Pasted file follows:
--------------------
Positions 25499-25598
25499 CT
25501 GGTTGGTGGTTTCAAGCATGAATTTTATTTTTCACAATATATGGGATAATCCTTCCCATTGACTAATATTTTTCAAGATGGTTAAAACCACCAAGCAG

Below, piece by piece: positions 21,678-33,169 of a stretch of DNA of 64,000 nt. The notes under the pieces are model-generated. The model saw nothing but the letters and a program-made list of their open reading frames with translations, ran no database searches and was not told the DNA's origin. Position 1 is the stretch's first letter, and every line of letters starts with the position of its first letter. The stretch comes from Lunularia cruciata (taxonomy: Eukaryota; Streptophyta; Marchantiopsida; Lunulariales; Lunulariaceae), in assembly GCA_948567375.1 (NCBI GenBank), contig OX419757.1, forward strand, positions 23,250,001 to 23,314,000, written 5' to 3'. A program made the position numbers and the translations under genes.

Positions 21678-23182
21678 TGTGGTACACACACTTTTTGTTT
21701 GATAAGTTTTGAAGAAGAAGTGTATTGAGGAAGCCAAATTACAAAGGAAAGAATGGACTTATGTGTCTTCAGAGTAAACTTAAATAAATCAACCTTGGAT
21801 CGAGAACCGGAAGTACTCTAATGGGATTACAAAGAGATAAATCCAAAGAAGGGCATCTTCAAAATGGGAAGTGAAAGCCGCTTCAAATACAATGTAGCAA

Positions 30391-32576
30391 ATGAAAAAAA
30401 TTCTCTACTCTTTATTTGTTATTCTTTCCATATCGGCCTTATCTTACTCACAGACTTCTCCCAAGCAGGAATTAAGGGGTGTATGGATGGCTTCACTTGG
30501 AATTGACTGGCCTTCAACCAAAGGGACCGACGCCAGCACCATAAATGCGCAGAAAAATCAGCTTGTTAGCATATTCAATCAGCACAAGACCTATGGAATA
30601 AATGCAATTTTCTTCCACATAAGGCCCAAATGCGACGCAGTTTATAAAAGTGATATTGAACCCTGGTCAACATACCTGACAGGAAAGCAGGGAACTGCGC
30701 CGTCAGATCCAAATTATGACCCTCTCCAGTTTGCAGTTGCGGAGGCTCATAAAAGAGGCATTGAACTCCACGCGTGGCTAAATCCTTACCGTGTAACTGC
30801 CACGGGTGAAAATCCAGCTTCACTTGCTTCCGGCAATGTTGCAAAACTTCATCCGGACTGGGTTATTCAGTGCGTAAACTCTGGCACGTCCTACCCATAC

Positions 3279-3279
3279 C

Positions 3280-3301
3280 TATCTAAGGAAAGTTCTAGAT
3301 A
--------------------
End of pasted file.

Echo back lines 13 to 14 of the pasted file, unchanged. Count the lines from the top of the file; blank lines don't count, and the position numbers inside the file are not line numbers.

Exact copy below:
30601 AATGCAATTTTCTTCCACATAAGGCCCAAATGCGACGCAGTTTATAAAAGTGATATTGAACCCTGGTCAACATACCTGACAGGAAAGCAGGGAACTGCGC
30701 CGTCAGATCCAAATTATGACCCTCTCCAGTTTGCAGTTGCGGAGGCTCATAAAAGAGGCATTGAACTCCACGCGTGGCTAAATCCTTACCGTGTAACTGC